European Tour to restart 2020 season in July with six-event U.K. swing
European Tour CEO Keith Pelley.
Confirming recent reports, Keith Pelley announced on Thursday that the European Tour, dormant since the Qatar Masters in March, will resume its 2020 season with the British Masters on July 22. A week earlier than originally scheduled, that tournament at Close House will be the first of a six-event run in Great Britain, what Pelley labelled his “U.K. swing and a glimpse into future.” Next up is the English Open at the Marriott Forest of Arden, then the English Championship at Marriott Hanbury Manor, followed by the Celtic Classic and the Wales Open (both at Celtic Manor) and the U.K. Championship at The Belfry.
Funded by the European Tour, all six tournaments will be played without fans but with full fields of 144 competitors—subject to “government approval” and any lifting of the current two-week quarantine regulation for visitors to the United Kingdom. All will offer purses of €1 million. Importantly, each venue has a large hotel on-site and is no more than a three-hour drive from the previous host.
“We have been working with the department for culture, media and sport for the last two months,” said the European Tour CEO. “We have had significant dialogue with them. And we are encouraged by the responses that have allowed us to make this announcement today. I’m optimistic.”
While the tour is planning to play as many as 24 events between July and December, only four additional events are currently in place: the Scottish Open at the Renaissance Club (Oct. 8-11), the BMW PGA Championship at Wentworth, (Oct. 15-18), the Nedbank Challenge at Sun City in South Africa (Dec. 3-6) and the season-ending DP World Tour Championship in Dubai (Dec. 10-13). The remainder, according to Pelley, will hopefully be announced “within the next month.”
Asked about the specter of playing closed-door events at the outset, Pelley noted: “We want to have fans at our events. But it is a fact that spectators and hospitality make up only 5 percent of our total revenue at an event. From a business perspective, it is not critical for us. But it is, of course, from an optics side. We hope to see the return of hospitality and galleries as soon as possible. But it is hard to imagine us seeing 30,000-40,000 people at Wentworth this year, as we did in 2019.”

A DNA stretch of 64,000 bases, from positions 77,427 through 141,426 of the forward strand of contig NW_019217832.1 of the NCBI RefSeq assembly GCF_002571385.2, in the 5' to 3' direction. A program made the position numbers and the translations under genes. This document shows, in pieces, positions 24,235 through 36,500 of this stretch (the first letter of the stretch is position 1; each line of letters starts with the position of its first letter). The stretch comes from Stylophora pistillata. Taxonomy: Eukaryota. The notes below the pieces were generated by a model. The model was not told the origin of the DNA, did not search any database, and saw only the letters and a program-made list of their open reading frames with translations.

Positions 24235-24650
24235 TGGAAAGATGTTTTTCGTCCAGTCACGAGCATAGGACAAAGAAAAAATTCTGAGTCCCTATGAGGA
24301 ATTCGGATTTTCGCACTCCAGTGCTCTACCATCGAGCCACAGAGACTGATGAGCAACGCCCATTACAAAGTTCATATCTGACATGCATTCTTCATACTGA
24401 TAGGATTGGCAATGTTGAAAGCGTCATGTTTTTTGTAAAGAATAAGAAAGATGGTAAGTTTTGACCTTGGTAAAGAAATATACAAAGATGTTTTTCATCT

Still, despite this mini-revival, obvious questions remain over the financial state of a circuit that has had to cancel or postpone in excess of 20 events so far this year. Ironically, one of the tour’s great strengths—its diversity—has actually become one of its biggest challenges. Dealing with so many different nations has clearly been challenging.
“Determining where and when we can play has been the biggest question,” Pelley said. “We’ve had a plethora of conversations with all governments regarding quarantine, travel restriction and testing. But is the European Tour bankrupt or running out of money? Absolutely not. Of course we have been affected, like businesses the world over. But we have been extremely responsible in our approach to this global crisis. I’m not going to go into financial details, but we have created five tournaments from scratch. We have implemented a £500,000 bonus pool. We have made a significant investment in our medical health strategy.
“All in all, we have devised a plan that has allowed us to do three things,” he said. “It has allowed us to navigate through this initial phase of the crisis and resurrect our 2020 schedule. It has helped us prepare for the short-term future. And it has helped us create a platform for the longer-term future.”
Celtic Manor in Wales, site of the 2010 Ryder Cup, will host back-to-back events in the European Tour's new U.K. swing.
Pelley was more reticent when it came to queries about the upcoming Ryder Cup at Whistling Straits. The possible postponement of the biennial contest between Europe and the United States and any implications for the qualifying system were met with polite denials.
“As has been the case with the European Tour over the past few months, we’ll not be making any definitive statements or engaging in any further speculation about the Ryder Cup today,” he said. “We still have to discuss every element. All I can say is that it is still on the schedule and that we will be having further dialogue with our friends at the PGA of America.”
As will be the case when the PGA Tour resumes next month, the initial wave of six European Tour events will be subject to strict health-related regulations. All players will undergo a COVID testing before leaving home and again upon arrival at a tournament. Anyone developing symptoms will be tested more than twice.
“We have utilized robust health assessment regulations from the World Health Organization,” said Dr. Andrew Murray, the tour’s chief medical officer, who is a professor of immunology at the University of Edinburgh. “All measures in place will be based on international best practices and be right for golf. These include social distancing, enhanced hygiene, increased medical capacity and testing.”
In all, no more than 500 people will be in attendance at any of the initial six events—all of which will be shown live on Sky Sports and Golf Channel—a figure that will not include any media representatives. Journalists will be able to cover the event via a “virtual media center.”
“We have a few innovations in mind,” Pelley said. “We see this as an opportunity to create a television product that is different to what we have seen in the past.”